The five uber-skills of Academia

In evolutionary ecology, one of the first lessons learned, and relearned, is the difference between ultimate and proximate, strategic and tactical. An individual organism’s ultimate goal, its strategy, is to leave more viable offspring than other members of its population. The proximate means, or tactics, to that end are as varied and marvelous as the diversity of life.

As you enter grad school, and as you find yourself at little watersheds (the beginning of holiday break with the new year fast approaching) it is a useful to ask yourself, the big, ultimate, strategic questions. It is only after you lay out a set of life goals that you can realistically assess the resources at your disposal, and your constraints, and start figuring out ways to get’er done. Graduate school, as Steven Stearns notes, is as much as anything a psychological battle. Nothing soothes anxiety like having a decent idea as to where you want to go. Finally, the tools, philosophical and otherwise, differ rather significantly between strategic planning (think Seven Habits ) and tactical implementation (think GTD). We will spend a fair bit of time over the coming months considering both.

So what are the goals of a graduate student in the sciences?

Yes. OK. “Get a job”. Thanks for that. But let’s plumb a little deeper into the strategic-tactical continuum, shall we?

Graduate school in the sciences is about acquiring a skill set. These uber skills all need to be learned, practiced, and polished. The continual honing of these skills is a big part of the academic scientist’s work week. They are,

1) Being creative. Creativity is not just about generating a lot of ideas. Its about having the judgement to know which of them are any good.

2) Mastering a body of work. By the time you graduate, by the time you take your oral exams, you should be a leading authority on something.

3) Remaining aware of the rest. A Ph. D. is a well-rounded individual who keeps up on the big questions in other fields. At the very least, you should be able to teach an up-to-date Introductory course (and I don’t mean, Introduction to Ant Sociometry, I mean Introduction to Biology).

4) Communicating well. You can’t convey your discoveries, or those of the scientific community, unless you can write well and speak well and tailor your message to your audience. Teaching and writing a scientific paper are the same thing.

5) Mastering your time. How do you squeeze all this in and still lead a life that is not dictated only by work? This is where the tactics comes in.

So stay tuned. We have a lot to cover. This is gonna be fun.


5 Responses to The five uber-skills of Academia

  1. […] built one paragraph at a time. Writing an effective paragraph is perhaps the single most important communication skill to acquire in your first years of grad school. It is a skill that the best scientists hone and one […]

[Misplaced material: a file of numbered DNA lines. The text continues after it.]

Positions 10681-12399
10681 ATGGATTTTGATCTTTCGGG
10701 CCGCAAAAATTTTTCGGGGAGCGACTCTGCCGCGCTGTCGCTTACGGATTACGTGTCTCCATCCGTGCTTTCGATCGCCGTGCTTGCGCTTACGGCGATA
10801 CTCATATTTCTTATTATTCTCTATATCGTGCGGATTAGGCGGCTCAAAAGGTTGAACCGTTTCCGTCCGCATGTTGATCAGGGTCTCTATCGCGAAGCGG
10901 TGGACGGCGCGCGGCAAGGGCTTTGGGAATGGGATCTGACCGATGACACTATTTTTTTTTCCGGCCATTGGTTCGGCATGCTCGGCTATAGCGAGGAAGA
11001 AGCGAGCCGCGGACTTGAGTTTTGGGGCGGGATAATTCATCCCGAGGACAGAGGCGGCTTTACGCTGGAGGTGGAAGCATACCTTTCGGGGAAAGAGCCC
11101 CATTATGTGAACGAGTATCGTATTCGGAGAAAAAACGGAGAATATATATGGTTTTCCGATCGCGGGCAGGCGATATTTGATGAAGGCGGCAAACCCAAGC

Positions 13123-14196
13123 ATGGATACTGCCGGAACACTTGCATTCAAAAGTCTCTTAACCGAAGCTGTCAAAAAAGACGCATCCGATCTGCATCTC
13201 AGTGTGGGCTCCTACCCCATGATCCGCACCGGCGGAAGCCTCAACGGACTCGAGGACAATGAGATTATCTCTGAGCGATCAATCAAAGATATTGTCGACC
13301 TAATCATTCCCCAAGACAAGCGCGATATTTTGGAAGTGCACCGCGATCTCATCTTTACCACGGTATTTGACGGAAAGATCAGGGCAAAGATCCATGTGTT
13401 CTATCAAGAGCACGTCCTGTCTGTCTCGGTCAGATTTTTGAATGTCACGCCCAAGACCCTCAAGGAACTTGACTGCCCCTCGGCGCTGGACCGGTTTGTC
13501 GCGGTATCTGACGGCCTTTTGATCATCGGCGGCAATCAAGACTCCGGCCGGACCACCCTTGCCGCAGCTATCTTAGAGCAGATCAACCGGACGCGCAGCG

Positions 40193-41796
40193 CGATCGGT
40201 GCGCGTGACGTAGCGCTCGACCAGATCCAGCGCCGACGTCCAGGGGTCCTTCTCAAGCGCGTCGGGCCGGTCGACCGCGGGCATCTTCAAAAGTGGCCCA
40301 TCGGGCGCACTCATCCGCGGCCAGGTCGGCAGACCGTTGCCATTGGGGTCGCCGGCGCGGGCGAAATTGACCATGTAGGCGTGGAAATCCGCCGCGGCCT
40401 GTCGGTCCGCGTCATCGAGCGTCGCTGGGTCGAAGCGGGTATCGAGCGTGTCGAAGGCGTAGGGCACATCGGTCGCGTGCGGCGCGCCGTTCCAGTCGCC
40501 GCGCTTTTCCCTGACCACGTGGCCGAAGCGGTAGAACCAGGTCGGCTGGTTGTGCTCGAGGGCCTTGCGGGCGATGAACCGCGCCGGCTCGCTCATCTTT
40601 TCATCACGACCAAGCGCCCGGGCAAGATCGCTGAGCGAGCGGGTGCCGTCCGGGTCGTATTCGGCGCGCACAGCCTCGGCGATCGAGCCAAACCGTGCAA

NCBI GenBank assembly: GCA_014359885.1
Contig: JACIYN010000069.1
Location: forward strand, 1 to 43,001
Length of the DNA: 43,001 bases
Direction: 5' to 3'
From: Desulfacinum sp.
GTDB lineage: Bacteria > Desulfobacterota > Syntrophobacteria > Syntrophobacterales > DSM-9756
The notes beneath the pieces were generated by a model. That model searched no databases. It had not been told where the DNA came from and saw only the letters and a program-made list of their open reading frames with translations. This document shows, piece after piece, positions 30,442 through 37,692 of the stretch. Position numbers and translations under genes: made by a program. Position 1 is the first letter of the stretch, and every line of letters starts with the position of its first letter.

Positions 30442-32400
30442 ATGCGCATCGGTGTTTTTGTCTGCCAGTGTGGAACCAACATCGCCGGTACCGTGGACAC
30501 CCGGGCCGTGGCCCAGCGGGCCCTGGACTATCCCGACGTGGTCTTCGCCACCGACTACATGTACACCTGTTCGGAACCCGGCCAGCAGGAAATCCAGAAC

2. Ela Burse says:

    would like more information on this article

  3. […] If we want to achieve balance, we have to articulate what we are balancing. For that, see The Five Uber Skills of Academia . […]

  4. […] If we want to achieve balance, we have to articulate what we are balancing. For that, see The Five Uber Skills of Academia . […]

  5. zshi0609 says:

    Really like this post. Inspired by it, I think that excellent graduate students are leaders, managers and employees. First we have to know where you are going, even not very clear sometimes. Second we have to wisely manage our time and resources, and prioritize our tasks effectively. Last we have to walk our talk.

    It is much easier writing these than carrying them out. I almost struggled every day to walk my talk. Things are not always like we think they are. Actually they are always not what we think. Once we could not finish one or some of our planned tasks in time, things start to pile up. And we get really frustrated day by day. We are not happy any more. This is a big issue.

    People start to suggest that do not plan too many tasks each day. Well almost everything seems important. There are three papers to be discussed in a seminar, lab meeting and advance EEB very soon. To be proactive, we have to jog every morning to prevent the possibly sudden crackdown or death of overwrought, learn linear algebra for the future use soon, write term papers even though they look far away in case we would not do well under the stress of approaching deadlines, and write the grant proposal even though we have no clue what we are going to do at the first semester of our graduate study…

    And we have a wish list of reading all the great books on our book shelves. The books have been there forever and we only finished one book. We know that it would be much better if we read some of our books than some of the tasks we have to do.

    We all probably know that we will make it eventually. However, what is the quality of those tasks we finished in a hurry going to be?

    Hope we can find solutions in our Advanced EEB class.

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